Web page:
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MIL forgot to cook my dinner!

(361 Posts)
NannaNoodleman Sat 20-Apr-19 21:37:34

DH, DS, DD, & I went to PILs' house for the day.

There's a back story and it hasn't been the easiest relationship but we're all making an effort for the children.

Anyway, MIL served up food for the children and as I was helping the kids with their food she served up food for the adults. She served up food for my BIL & his wife, DH's Dad, my DH, and herself.

DH said "what about Nanna" and she laughed and said she'd forgotten but I could have an extra slice of pizza later (for tea - I didn't! ).

Is it possible she could've forgotten my dinner? I usually know how many people I'm catering for.

What passive aggressive message is she trying to send me?

Sakura7 Mon 22-Apr-19 20:50:30

The brother may have had to keep a distance to retain his own sanity but it doesn't mean he wouldn't be happy to hear from your DH. I have a sister who is significantly older than me and left home when I was a small child, but since I became an adult we've been very close and we are the only people who understand the reality of dealing with our parents.

I really think your DH should suggest meeting up with his brother, and if he's honest about his feelings towards his patents he may find they have a lot in common! It sounds like the SIL will be very sympathetic as well, as she has been on the receiving end of the abuse.

Sakura7 Mon 22-Apr-19 20:51:27

^ parents, not patents

Sandytoesfrecklednose Mon 22-Apr-19 21:37:33

Please don’t go there again. You deserve more and so do your children. Trying to maintain a relationship only works if both sides put in the effort. Your ILs are showing you no respect at all, they don’t deserve yours

Belenus Tue 23-Apr-19 06:53:16

I'll suggest it but I really doubt DH would feel like he could talk to someone who is effectively a stranger.

It might make it easier. Sometimes when there's less of a sense of connection there's less worry about being judged. And there's not much to lose if they're not close anyway, but he could gain someone who understands better than anyone else.

ralfeesmum Tue 23-Apr-19 10:59:17

"Forgotten"? Hell, she wasn't catering for The Feeding of The Five Thousand!

She's having a (mean and cruel) laugh. But, just remember, what goes around comes around......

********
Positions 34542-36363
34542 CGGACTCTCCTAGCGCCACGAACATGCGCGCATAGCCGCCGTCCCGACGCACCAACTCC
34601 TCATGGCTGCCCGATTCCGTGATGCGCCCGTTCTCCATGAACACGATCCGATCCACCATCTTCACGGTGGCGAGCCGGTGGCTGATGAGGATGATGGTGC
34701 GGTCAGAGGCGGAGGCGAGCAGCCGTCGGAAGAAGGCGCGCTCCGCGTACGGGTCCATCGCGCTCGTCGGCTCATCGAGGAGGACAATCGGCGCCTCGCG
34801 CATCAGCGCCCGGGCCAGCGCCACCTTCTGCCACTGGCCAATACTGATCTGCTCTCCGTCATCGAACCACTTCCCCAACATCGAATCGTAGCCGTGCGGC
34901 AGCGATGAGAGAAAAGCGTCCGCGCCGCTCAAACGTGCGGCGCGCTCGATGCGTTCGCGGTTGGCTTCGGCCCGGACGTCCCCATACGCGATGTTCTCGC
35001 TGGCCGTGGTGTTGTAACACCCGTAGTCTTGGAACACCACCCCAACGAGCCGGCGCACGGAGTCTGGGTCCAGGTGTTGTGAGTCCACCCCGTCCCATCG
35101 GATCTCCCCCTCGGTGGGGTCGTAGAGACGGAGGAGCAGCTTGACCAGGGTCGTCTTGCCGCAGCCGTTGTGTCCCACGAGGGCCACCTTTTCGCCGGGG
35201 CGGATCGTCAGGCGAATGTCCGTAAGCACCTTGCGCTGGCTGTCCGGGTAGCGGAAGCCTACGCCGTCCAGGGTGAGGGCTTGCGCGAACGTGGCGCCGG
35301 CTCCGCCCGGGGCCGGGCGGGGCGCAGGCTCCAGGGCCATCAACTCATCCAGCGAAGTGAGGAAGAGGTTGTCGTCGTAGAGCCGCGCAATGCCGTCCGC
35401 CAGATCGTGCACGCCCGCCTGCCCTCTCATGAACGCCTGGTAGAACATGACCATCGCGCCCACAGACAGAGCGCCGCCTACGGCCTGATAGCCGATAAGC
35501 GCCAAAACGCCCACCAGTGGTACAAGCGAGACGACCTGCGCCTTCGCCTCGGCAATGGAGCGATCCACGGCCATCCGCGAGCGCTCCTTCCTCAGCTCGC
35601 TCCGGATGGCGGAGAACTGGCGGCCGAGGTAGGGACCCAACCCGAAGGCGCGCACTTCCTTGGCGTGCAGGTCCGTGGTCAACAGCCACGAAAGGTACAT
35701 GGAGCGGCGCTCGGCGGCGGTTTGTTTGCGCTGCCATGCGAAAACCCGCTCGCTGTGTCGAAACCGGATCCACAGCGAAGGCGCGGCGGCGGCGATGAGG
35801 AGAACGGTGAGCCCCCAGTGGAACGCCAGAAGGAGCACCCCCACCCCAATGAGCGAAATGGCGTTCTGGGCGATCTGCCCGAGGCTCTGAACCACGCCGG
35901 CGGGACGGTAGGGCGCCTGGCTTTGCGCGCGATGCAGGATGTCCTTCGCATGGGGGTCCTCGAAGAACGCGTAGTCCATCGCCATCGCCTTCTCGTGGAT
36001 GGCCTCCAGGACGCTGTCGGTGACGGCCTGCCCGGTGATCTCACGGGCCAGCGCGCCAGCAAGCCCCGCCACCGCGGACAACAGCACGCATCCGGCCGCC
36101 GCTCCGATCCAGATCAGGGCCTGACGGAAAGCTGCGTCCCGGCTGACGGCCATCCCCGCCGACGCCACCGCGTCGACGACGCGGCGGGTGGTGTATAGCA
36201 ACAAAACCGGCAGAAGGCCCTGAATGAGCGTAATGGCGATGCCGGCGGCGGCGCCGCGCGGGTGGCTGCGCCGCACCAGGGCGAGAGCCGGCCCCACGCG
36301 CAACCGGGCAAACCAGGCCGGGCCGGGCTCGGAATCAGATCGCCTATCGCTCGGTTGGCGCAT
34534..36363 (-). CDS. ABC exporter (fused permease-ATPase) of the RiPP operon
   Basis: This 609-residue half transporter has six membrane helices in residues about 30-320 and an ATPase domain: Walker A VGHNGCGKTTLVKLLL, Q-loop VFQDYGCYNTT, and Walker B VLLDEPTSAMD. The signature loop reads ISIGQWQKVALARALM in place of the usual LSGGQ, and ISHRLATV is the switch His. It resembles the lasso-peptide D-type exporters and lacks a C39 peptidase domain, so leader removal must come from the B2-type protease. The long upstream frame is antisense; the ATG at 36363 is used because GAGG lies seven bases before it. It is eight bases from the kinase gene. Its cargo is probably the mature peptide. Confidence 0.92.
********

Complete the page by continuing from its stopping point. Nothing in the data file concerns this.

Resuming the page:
Aussiebean Tue 23-Apr-19 11:14:54

Talking to the brother maybe beneficial because the brother maybe able to answer some questions for him and give him some honest feedback.

I also would t be surprised if his parents encourages them to have a bad relationship. My mother certainly tried.

UncomfortableSecret Tue 23-Apr-19 12:20:00

OP, you sound absolutely lovely and so does your DH. flowers It is a very hard path to tread for him but it does sound as if he's coming around to the realisation that it's something he needs to do.

I thought my own PIL were batshit (and indeed they are) but ...

jinglet Fri 26-Apr-19 23:33:43

Omg @DGRossetti- your post has made me FINALLY realise why my ILs are so vile towards me.

* I think there's a risk inherent in relationships with children of narcissistic parents that the dynamic of bringing a stranger "into the family" suddenly raises the risk that the lifetime of lies NPs have built up for their kids could be blown apart in a moment. That makes the incoming partner a threat to be eliminated by whatever means possible.*

Thanks so much. Are you a therapist?

jinglet Sat 27-Apr-19 13:58:12

@DGRossetti- I'm so grateful for you to add your comment. I've read it over and over again and it is EXACTLY why I've been ostracised by my ILs. I've spent years wondering what I may have unintentionally said/done/implied for them to have taken issue with but I haven't done anything. They're majorly damaged and have their own issues and I'm going to stop making them my own. Someone once said to me before getting married that the first argument you have as a couple is the argument you'll revisit throughout your marriage- mine related to my ILs having tantrums and that continues to be the theme of our major disagreements. Sad. Some parents have a lot to answer for.

DGRossetti Sat 27-Apr-19 17:07:54

jinglet

Not a therapist, I'm afraid. Just a victim.

Because we are generally not programmed to seek out the worst in anyone - let alone in what is "family", there is a tendency (illustrated on this very thread, if proof were needed) to try and find a more reasonable explanation for such behaviour. Of course this just lets the perpetrator not only off the hook, but can give them a licence to intensify their behaviour.

My MiLs batshit behaviour has stalked me across name changes on MN. Here's one example ...

Obviously because we trusted her, she had a key to the house for safekeeping. Only she'd let herself in, then put odd weird things in DS room. Of course we'd notice they were missing (TV remote was one), he'd say he hadn't touched it, and it would turn up in his room. Cue more punishment for lying and stealing^. Of course we got to our wits end, and turned to MiL for advice and help ... which would have consisted of her telling DS how horrid his Dad (me) was, and how his Mum (DW) should really leave me.

Now you know know I was warning upthread about contact with kids sad.

There are plenty of other examples of unbelievable behaviours that are worse.

Eventually we had a complete breakdown in our relationship with DS that's only just starting to be repaired (although it will never be "normal") - over 6 years on.

We went NC after the assault on me. The one crumb of comfort being she had misjudged it badly because I did report it to the police. Which resulted in her (and her dickwad DP) being told to stay well clear.

Bignosenobum Sat 27-Apr-19 20:24:17

What a total and utter nasty piece of work. What is she like with your children? or others in the family.

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